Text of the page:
The most famous monument of the walled city is also known by the name of Castello Cini, after the name of the last owner. Currently, the monument is owned by the Veneto Region, which has converted its intended use in a prestigious museum. The castle appears as a complex of buildings divided into four cores, built over a period between the eleventh and sixteenth centuries. The oldest two cores consist of a Castelletto and a Romanesque House with an embattled cornice (dating back to the late eleventh century) and a massive tower erected in the thirteenth century by Ezzelino Da Romano, when the infamous ghibellino tyrant elected the fortified palace which the seat of his government. The third core born as a connection between the two medieval buildings is Palazzo Marcello, made in the fifteenth century by the noble Venetian family, which converts the complex from a primarily military structure to a residential use building. The patrician residence is further extended at the end of the sixteenth century, when the owners add a fourth core constituted by the Ca’ Marcello Library. In the eighteenth century it involves a layout of the garden towards the hill, building terraces, courtyards and staircases to connect the various levels of the complex. Subsequently, the monument falls into a state of progressive deterioration, which puts an end to the ownership of the Cini family. In 1935, Count Vittorio Cini performs a thorough restoration of the buildings and restore the furnishing of all the interiors, buying antique furniture and furnishings consistent with the historical phases of the complex. Since 1981 the castle has become public property and is open to visitors.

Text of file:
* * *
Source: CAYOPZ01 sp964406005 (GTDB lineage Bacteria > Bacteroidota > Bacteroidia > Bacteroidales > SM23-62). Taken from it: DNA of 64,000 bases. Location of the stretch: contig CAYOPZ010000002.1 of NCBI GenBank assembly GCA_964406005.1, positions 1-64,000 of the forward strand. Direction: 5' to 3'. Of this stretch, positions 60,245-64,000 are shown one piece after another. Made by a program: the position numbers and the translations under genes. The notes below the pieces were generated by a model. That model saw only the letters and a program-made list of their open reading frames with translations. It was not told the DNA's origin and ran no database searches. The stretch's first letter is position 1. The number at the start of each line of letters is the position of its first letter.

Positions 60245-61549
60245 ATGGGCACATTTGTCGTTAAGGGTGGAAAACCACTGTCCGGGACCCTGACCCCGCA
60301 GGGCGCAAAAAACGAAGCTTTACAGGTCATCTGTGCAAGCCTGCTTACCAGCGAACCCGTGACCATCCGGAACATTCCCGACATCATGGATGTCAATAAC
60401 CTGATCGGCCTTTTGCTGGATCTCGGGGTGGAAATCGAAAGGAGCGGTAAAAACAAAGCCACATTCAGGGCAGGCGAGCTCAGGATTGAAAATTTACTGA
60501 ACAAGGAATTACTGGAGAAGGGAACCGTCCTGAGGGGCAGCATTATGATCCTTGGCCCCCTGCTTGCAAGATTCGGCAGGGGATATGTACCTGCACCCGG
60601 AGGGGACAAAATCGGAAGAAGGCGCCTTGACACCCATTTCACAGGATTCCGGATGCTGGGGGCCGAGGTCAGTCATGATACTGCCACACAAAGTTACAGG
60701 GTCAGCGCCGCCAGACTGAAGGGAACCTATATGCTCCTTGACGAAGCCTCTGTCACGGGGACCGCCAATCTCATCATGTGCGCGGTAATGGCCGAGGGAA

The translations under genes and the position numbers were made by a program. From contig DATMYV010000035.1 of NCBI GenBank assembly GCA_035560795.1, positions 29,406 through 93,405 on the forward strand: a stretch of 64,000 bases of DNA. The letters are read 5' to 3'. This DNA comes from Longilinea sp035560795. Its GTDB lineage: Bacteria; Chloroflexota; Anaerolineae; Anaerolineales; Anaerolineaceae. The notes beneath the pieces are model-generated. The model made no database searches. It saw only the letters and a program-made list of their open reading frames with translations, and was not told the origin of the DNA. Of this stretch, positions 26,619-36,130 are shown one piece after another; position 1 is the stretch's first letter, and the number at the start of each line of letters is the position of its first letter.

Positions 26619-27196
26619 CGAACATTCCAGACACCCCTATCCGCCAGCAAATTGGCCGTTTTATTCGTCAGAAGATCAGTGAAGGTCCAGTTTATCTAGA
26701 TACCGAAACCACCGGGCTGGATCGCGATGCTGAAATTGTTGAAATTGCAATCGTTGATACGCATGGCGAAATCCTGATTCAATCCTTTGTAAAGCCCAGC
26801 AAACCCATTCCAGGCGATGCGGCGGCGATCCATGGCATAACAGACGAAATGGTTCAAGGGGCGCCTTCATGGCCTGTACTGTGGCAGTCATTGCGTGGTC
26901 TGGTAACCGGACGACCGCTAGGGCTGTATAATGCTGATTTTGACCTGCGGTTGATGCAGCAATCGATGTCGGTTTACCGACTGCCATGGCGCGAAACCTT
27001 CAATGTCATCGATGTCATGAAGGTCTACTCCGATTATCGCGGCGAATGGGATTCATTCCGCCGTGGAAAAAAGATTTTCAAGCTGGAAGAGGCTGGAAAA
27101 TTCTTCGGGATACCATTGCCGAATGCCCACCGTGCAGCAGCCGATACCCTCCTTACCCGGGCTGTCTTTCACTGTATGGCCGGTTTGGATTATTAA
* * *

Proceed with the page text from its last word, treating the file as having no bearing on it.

The main attractions of Castello Cini are: the Council Hall with frescoes and wooden stalls on the walls, the room Jacopino with bevelled fireplace and kitchen with a rich collection of tools in the medieval and Renaissance Romanesque House; the Studiolo “of Petrarch” reconstructed with fourteenth-century furnishings and the Armory, a precious room with frescoed walls and the Carrara motif of red and white checkerboard which contains one of the most important collections of arms and armour in Italy, located in the building of the Castle itself. Do not miss also the rooms in the Ca’ Marcello wing, with bedrooms and rooms furnished with furniture, paintings, sculptures, tapestries and Renaissance ceramics, able to recreate the magic atmosphere of past centuries and bring to life the excitement of a time travel. Finally, at the Palace of the Library are the Antiquarian Lombard, a small museum that houses the relics found at the top of the hill fortress which testify to the presence of a necropolis dating back to the seventh century and the Museum of Rarities “Carlo Scarpa”.
Via del Santuario 11, Monselice (PD)
Tel +39 0429 72468
Fax +39 0429 72468